I always begin recording with my my mouth wide open, too.
    And finally, I keep a tube of Burt’s Bees Honey Lip Balm next to my pencils, for use as needed.

  4. Hi Brian, Liz and Bobbin,
    Thank you for your comments!
    Bobbin, is there a particular reason why you prefer that lip balm in particular?
    I wonder if certain textures or flavors make for better recordings…
    Anyone have a take on that?

  5. Hi,
    I am Sanjo from Nigeria. I find that rubbing a non sticky lip oil does the trick for me. On the other hand the sticky oils can be a pain.
    Note that not too much of it should be applied and should be applied about ten minutes before voicing, so that you are already speaking with it on and you don’t feel awkward.
    Thank you.

  6. Hello again Stephanie,
    I like the Burt’s Bees because it contains all natural ingredients; beeswax, sunflower oil, coconut oil, lanolin, comfrey root, vitamin E honey, rosemary & natural fragrance. It feels soothing and moisturizing to the lips, and goes and feels real thin , not “gloppy or film-y”, like some other products I’ve used , yet it stays on quite a while. It’s just a personal preference, and I enjoy the all-natural aspect, too.:)

  7. Stephanie,
    Working from home makes it easy to get rid of mouth noise for me- I just brush my teeth before recording. If I’m at a production studio all day, bitter tea and apples are good for me.
    I also never wear lipstick if recording- it is way too sticky! Instead, I use either plain Chapstick or Burt’s Bees like Bobbin. My lips have to stay hydrated, but I want something that soaks in quickly and won’t make any noise.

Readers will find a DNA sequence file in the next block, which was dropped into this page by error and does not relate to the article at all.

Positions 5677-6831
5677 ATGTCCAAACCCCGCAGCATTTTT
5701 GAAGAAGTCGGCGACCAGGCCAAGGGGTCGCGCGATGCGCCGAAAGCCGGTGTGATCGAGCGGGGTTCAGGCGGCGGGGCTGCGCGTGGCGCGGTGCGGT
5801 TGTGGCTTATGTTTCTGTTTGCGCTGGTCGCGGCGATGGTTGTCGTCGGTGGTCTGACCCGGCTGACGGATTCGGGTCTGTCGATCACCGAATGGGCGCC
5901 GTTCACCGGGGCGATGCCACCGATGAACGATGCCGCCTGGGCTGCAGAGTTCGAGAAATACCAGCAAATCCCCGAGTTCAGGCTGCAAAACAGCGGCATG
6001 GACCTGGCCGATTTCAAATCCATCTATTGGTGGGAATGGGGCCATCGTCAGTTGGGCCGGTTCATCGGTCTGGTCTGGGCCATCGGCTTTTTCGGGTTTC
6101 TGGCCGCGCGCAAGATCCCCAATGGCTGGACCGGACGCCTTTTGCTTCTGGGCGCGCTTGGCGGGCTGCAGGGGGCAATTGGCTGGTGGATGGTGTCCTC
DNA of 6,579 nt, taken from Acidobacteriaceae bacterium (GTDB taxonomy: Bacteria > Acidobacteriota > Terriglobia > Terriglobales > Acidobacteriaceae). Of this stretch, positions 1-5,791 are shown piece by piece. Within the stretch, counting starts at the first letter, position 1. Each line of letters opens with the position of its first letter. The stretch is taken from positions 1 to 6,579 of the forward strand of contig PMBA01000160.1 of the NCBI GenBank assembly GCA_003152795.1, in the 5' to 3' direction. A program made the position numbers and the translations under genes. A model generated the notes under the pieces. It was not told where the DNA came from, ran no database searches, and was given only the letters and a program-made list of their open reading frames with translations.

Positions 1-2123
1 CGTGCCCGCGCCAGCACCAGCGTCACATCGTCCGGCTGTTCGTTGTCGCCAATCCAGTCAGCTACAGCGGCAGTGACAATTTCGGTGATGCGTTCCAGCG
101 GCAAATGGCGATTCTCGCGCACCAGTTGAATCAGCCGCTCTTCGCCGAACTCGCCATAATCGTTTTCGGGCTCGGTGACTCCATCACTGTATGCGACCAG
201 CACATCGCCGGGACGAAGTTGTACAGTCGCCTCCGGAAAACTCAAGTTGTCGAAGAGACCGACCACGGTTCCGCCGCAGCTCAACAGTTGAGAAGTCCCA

While I don’t drink as much water as Brian (though I wish I did! Way to go Brian!), I do tend to drink more before a long recording day. The less sounds of me gulping down drinks in the directors ear, the more polite I feel 🙂

  8. First off, if I ever bring 80 Ounce Brian into the studio as a voice talent, I will try to have a restroom added directly to one of our vocal booths!
    Because of the number of students we train, we are fortunate to have a speech language pathologist on our staff.
    All of the above ideas are great. A couple pieces of additional insight:
    Try to keep the water you drink during a session close to room temperature. Overly chilled water can have a short term negative effect on your voice performance ability.
    The effect of a sour agent, i.e. a green apple, can be a tremendous asset in reducing mucosal saliva. This is extremely beneficial in reducing mouth noise. This effect, however, is short lived. We suggest sectioning up a green apple and bringing it to your session. Try to discretely have a bite every five minutes or so.
    Also try to avoid activities that strain your voice. One of the most common is chronic throat clearing. A great way to clear your throat that will not strain your voice is to take a good size sip of water, tuck your chin in tight to your chest, and swallow hard.
    There are also many resources on the web related to this topic. Searching “vocal hygiene” will provide a number of results.
    Regardless of the methods you employ to keep your voice working at it’s best, always keep in mind that voice health is part of your professional responsibility as a voice actor. After all, we are paying you for your voice!

  9. I really appreciate this article! This subject has been a wall keeping me from going forward. And thank you Claire Michel! – the cinnamon Altoid idea has almost completely eradicated my clicking.
    One question: I have never heard of nuts causing either dehydration or mucus. Are there particular types of nuts that do this, or are they all off limits? Need to know because as a raw vegan, nuts are part of my diet.

  10. Great topic, and great suggestions.
    Ok fellow V/Os – what about the old tummy gurgle then, specially when you’re rock ‘n rolling? Sometimes my tummy says, ‘Hey, I’m hungry!’, other times, ‘Hmmmm, that was nice….’
    I’ve done ELT sessions with someone wrapped in a mattress.